In New Year Messages, Europe's Leaders Call for Strength

European Leaders' New Year Messages
German Chancellor Angela Merkel recording her New Year's speech in the Chancellery in Berlin, Germany on December 30, 2015. She reiterated her message of "wir schaffen es": we can do this Hannibal Hanschke/Reuters

The year 2015 seemed close to overwhelming Europe. Various crises hit the continent, testing its unity, security and economic stability.

But, the continent seems to have survived—enough at least to head, perhaps a little unsteadily, into 2016. Greece didn't leave the eurozone as economists thought it might back in July. The hundreds of thousands of refugees arriving in Europe have, for the most part, found homes. The ceasefire in eastern Ukraine seems to be holding. And in their new year messages, Europe's leaders seemed to agree there's hope for the future.

German Chancellor Angela Merkel repeated her rallying cry of wir schaffen es or "we can do it." It's a message she's delivered on numerous occasions to her people as Germany deals with the tens of thousands of refugees it has opened its doors to. Germany remains the European country hosting the largest number of refugees.

France's François Hollande took a more bellicose tone in his new year address. He vowed to continue airstrikes against the Islamic State militant group (ISIS) and urged lawmakers to accept his proposal to strip dual French nationals of their citizenship if they are accused of terrorist activities. "France is not done with terrorism," he said. "My first duty is to protect the French people, that means attacking the root of the evil, in Syria and Iraq."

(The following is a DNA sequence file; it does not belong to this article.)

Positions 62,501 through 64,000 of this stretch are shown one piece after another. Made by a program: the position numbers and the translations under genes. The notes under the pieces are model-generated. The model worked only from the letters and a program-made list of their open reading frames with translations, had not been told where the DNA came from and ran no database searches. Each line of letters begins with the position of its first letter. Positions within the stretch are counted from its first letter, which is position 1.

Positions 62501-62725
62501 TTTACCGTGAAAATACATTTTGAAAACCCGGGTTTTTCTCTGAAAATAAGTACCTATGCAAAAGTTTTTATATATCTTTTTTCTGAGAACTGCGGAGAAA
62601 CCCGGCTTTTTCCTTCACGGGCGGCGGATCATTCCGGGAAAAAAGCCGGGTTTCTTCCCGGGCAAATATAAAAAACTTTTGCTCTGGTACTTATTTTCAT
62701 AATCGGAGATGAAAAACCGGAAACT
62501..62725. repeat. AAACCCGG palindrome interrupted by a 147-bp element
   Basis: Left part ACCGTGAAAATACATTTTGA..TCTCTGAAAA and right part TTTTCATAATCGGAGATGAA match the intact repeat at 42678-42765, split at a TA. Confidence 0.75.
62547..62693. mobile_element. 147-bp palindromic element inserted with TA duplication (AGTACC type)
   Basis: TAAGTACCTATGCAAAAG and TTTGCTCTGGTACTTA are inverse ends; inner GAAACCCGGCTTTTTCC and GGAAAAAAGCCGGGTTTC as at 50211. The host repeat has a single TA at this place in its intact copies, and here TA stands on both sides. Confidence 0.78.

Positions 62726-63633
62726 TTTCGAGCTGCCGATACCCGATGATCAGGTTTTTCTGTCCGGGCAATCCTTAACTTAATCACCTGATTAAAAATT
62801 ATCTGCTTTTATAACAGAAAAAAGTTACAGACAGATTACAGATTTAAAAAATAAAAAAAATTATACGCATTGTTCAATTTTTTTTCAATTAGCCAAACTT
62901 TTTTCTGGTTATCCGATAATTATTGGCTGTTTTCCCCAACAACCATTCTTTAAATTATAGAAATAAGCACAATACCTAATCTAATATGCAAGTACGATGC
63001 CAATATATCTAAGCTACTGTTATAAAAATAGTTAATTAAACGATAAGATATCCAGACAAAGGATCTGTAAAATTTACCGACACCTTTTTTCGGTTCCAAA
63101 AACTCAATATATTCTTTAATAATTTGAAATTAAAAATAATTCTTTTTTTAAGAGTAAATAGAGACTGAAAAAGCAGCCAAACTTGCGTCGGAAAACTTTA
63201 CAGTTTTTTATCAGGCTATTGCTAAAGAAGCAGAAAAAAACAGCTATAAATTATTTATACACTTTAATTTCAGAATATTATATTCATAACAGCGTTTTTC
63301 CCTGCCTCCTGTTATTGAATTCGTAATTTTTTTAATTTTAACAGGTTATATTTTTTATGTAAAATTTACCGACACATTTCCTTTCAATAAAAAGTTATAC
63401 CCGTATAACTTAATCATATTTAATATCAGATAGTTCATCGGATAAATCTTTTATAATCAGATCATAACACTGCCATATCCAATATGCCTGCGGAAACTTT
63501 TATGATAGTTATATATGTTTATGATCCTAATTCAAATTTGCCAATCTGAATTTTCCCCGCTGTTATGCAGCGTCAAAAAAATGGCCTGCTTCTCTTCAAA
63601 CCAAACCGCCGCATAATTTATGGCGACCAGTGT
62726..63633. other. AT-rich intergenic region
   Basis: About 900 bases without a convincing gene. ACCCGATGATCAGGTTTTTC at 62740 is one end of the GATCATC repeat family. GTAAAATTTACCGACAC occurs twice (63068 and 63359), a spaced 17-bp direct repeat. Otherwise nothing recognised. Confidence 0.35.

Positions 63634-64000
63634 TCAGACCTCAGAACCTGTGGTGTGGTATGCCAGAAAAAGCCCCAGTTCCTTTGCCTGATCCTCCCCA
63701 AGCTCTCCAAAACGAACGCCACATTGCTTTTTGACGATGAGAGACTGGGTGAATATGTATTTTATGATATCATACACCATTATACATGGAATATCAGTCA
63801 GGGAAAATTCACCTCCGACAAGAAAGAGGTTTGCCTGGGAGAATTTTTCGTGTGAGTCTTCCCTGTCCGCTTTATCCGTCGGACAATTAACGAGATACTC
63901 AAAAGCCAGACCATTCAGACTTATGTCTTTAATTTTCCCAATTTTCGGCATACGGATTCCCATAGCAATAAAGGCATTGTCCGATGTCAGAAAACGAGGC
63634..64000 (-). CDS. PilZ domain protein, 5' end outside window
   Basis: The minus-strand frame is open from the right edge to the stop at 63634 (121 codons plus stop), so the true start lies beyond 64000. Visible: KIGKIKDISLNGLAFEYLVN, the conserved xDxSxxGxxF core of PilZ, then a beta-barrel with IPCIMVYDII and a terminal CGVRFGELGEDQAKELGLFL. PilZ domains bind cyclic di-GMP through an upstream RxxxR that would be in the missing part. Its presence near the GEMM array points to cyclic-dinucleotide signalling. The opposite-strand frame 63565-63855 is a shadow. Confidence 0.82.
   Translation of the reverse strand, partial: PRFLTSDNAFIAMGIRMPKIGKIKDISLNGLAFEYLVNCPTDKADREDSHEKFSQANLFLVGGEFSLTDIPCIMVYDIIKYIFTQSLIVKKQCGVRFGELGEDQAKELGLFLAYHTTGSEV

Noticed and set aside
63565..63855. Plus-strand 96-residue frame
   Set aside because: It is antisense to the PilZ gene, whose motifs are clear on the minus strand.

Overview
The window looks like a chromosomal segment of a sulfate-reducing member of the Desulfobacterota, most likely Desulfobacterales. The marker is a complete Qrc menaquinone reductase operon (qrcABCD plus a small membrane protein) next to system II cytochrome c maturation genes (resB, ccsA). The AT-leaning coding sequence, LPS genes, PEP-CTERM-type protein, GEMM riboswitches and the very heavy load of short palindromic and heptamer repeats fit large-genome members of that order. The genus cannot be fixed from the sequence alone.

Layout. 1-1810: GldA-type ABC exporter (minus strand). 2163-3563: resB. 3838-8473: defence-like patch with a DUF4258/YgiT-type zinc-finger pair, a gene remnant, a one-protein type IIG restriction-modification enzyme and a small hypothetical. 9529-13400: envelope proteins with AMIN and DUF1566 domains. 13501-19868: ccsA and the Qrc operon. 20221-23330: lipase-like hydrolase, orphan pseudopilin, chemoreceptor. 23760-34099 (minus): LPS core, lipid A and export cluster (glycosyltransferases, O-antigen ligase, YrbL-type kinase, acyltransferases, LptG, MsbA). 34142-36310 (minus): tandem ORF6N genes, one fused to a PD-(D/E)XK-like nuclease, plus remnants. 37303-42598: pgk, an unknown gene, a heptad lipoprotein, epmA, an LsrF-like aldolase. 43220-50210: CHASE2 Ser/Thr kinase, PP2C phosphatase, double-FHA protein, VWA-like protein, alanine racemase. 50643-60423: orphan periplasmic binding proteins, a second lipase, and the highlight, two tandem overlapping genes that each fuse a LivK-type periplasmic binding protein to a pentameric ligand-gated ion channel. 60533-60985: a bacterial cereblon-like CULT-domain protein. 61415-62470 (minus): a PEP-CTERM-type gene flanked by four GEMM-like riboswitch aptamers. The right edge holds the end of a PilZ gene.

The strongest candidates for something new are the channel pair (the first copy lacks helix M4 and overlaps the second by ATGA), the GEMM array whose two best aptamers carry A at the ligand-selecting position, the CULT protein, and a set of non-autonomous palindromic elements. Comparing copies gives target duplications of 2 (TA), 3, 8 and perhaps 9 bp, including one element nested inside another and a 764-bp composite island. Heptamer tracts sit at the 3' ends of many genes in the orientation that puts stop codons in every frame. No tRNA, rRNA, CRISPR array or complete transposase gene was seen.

But, like Merkel, Hollande spoke of forging ahead, urging citizens to keep going in the wake of the November shootings and the Charlie Hebdo attacks in January. "Despite the tragedy, France has not given in," he said. "Despite the tears, the country has remained upright."

Turkish President Recep Tayyip Erdogan was similarly defiant. As his soldiers continue to attack PKK strongholds in southeastern Turkey and northern Iraq, Erdogan told the nation: "Our fight … will continue until the very end."

War was on a lot of minds at the end of 2015, and over in Russia, President Vladimir Putin focussed on the Russian soldiers involved in the country's airstrike campaign in Syria. Throughout 2015, Putin was at odds with Europe over his continued support of Syrian President Bashar al-Assad. While the E.U. and Turkey have been focusing their airstrikes on ISIS, Russia's airstrikes are targeting all rebels fighting Assad.

"I would like to extend special greetings to those of our service members who are fighting international terrorism, defending Russia's national interests on distant frontiers, showing their willpower, determination and staunchness," Putin said, in a pre-recorded address that aired just before midnight across Russia's nine time zones.

While world leaders were talking war, Pope Francis was pushing for peace. Speaking at a Mass in St. Peter's Basilica, in Vatican City, on Friday, he called on people to stop the "violence and hatred in our world" and reject "indifference" to other people's suffering. Then, on a day when many leaders were putting on a show of strength, Francis asked them for a little kindness. European governments, he said, have to do more to support the refugees trying to escape to the continent. "We are witnessing hordes of men, women and children fleeing war, hunger and persecution, ready to risk their lives simply to encounter respect for their fundamental rights," he said.